How often in the week could you fit a short walk into your day at lunchtime or before you get home to cook dinner?

Take care of your mental health – go walking

In my opinion the mental health benefits of walking are even more beneficial than the physical ones…  Walking for between 20 and 40 minutes every day or even every other day frees the mind and allows you to shift perspective, whatever is going on at work or in the business.  After walking for just a few minutes, particularly if you’re able to walk unencumbered (i.e. carrying nothing in your hands so your arms can swing freely from your shoulders) you’ll feel calmer, your stress levels will begin to drop and you are likely to gain more clarity in your thinking.

Thom Hartmann in his excellent little book ‘Walking Your Blues Away’ talks of the mental health benefits of walking.  His simple method of taking a walk (or a few walks) to sort out a problem, right up to an including severe post traumatic stress disorder is compelling.   The science behind why it works is the same reason hypnosis works, and a lot cheaper!

Adam Shaw, ‘The Heart Guy’ at www.adamshaw.co  has a wonderful little walking meditation download you can use to help you get grounded and calm while you’re walking.

Have you ever been for walk and told someone you felt better afterwards?

Release your creativity – go walking. 

There are many well documented accounts of some of our greatest thinkers, leaders, artists and entrepreneurs using walking as a creative aid.  A familiar concept in NLP is a pattern interrupt (an instant shift in perspective).  There’s a great little story of the evolution of the ideas behind ‘Glasnost’ that brought about the end of the Cold War. The story goes that a difficult conversation between Reagan and Gorbachev was going nowhere when Reagan suggested they go for a walk.  The shift in perspective allowed them to find a creative solution to the impasse…  and the rest as they say is history.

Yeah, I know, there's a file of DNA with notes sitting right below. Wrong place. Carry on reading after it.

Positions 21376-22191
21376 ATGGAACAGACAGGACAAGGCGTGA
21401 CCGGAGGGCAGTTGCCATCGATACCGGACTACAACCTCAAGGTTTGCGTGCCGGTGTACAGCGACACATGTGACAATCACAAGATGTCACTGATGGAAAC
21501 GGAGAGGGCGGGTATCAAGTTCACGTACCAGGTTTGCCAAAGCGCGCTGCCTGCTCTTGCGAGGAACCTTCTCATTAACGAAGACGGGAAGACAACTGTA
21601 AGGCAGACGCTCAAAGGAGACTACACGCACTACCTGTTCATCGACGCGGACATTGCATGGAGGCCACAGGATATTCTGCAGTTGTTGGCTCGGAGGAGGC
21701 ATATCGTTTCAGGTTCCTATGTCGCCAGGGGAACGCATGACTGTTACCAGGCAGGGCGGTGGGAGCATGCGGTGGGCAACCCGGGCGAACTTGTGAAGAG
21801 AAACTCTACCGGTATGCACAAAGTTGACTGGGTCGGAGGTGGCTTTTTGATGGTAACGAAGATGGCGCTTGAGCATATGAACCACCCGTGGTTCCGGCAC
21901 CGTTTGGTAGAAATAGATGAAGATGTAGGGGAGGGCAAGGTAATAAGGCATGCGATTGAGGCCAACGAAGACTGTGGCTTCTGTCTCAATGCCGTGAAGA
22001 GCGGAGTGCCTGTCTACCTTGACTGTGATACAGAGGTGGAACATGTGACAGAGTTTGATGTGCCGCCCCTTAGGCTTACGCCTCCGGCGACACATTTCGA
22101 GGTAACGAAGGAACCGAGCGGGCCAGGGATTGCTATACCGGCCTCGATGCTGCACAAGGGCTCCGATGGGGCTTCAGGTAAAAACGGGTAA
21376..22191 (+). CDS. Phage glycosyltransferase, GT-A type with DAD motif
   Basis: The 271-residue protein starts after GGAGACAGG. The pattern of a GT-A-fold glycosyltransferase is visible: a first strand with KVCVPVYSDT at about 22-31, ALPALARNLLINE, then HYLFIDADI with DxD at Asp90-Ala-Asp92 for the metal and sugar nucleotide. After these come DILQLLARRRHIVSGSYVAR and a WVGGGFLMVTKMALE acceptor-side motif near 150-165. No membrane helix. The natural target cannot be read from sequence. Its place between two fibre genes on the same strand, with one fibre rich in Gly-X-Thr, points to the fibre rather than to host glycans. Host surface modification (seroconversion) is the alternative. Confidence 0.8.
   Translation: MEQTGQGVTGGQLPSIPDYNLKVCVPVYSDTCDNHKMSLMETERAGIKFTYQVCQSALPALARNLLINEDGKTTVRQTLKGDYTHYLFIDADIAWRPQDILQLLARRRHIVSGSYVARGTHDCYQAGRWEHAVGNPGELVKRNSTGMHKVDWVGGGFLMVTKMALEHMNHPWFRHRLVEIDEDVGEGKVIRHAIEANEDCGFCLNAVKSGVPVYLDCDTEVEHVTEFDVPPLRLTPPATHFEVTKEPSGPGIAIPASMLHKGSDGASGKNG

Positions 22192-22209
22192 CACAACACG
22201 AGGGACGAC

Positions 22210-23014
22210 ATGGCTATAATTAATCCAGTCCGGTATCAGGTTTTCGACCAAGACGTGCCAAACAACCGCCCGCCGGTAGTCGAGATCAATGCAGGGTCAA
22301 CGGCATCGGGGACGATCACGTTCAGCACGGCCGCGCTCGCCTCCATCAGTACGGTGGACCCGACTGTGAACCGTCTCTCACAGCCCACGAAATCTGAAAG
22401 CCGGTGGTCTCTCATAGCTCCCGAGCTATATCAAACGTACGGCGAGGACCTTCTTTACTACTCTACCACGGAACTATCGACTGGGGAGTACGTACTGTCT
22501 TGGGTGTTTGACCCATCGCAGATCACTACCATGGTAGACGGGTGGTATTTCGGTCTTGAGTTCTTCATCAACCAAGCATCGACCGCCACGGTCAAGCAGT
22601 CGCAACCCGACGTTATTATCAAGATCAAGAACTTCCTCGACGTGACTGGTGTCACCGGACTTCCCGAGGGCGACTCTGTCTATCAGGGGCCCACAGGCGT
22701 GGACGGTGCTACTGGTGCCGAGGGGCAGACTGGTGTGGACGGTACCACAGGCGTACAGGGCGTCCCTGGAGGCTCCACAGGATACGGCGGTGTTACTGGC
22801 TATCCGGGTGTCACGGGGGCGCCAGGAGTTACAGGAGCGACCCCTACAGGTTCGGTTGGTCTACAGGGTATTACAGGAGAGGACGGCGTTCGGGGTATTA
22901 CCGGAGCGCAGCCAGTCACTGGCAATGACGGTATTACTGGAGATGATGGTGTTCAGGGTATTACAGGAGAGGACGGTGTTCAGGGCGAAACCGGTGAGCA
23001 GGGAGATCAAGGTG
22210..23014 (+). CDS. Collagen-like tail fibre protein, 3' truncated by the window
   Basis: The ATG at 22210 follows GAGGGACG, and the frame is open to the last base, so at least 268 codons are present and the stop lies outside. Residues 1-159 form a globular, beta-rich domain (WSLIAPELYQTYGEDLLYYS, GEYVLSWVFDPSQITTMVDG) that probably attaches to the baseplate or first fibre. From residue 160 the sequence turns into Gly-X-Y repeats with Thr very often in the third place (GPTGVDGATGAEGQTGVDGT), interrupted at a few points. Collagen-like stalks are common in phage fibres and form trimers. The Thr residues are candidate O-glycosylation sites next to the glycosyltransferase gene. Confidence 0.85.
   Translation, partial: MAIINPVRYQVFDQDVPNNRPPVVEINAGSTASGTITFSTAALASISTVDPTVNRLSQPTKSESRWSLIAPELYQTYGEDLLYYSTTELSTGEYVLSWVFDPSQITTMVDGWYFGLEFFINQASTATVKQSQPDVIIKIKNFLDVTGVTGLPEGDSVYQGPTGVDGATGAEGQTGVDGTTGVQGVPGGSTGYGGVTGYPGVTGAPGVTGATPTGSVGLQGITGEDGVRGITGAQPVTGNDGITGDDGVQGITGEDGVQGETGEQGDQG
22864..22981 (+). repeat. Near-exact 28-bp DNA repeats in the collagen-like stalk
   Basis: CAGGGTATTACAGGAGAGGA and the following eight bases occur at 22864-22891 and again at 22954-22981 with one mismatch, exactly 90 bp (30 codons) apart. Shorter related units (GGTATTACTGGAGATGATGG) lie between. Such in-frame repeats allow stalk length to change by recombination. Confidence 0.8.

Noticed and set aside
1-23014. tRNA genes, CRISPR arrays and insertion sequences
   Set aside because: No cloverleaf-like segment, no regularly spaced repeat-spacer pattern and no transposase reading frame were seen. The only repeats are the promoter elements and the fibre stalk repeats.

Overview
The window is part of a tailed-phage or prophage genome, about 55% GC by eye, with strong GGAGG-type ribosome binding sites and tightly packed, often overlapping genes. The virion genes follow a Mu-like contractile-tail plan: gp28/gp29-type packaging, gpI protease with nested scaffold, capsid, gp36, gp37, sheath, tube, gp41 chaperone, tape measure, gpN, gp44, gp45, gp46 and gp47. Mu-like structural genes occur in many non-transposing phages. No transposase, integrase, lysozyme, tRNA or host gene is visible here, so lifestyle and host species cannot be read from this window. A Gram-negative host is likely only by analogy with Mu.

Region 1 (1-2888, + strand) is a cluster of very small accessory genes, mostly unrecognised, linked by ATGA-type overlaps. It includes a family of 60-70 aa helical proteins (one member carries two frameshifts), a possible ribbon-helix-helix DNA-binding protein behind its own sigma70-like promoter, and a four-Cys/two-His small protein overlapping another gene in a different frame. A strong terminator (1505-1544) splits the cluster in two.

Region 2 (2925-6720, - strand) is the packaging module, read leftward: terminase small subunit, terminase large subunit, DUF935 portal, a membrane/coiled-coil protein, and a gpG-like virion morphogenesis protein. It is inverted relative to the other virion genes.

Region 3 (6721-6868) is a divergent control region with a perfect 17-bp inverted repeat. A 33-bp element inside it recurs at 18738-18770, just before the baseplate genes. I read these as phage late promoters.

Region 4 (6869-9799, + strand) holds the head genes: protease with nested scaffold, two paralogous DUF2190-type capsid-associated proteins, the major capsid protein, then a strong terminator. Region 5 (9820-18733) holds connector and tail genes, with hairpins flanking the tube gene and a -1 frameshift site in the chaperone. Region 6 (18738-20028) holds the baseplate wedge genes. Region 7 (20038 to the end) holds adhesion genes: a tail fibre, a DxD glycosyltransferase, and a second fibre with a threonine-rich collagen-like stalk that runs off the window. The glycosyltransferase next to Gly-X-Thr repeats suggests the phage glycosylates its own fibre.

In his enthralling biography of Steve Jobs, Walter Isaacson documents the many meetings Jobs was inclined to hold on foot, where he worked out the business and design problems he was tackling.

The romantic poet William Wordsworth ‘…wrote almost all of his poetry on the hoof’ according to Andrew Motion (former British Poet Laureate) on Radio 4 (UK) a couple of months ago.  In fact the walks he and his sister Dorothy took, as well as those with the poet Coleridge were well documented at the time in his diaries.

A favourite quote of mine from Wordsworth is this:  ‘Never trust an idea that wasn’t got while walking’.

So, do you know your numbers and are you taking care?   ‘We live inside our bodies, take care of your home’ was a public health campaign slogan many years ago, when I was in Australia.

Are you taking care of your home and also enabling your garden to thrive?

Jane Hafren is the Coach for Joanna’s Platinum Mentoring Programme in the UK – the 7 Figure Speaking System. 

She is currently walking the 296 miles of the Cornwall Coast Path a couple of weekends a month. She has walked about 190 miles of it so far and has just rounded The Lizard, the southernmost point of mainland Britain.

Jane has coaching programmes for entrepreneurs and leaders some of which involve walking!

Find her at:  www.potentialworks.co.uk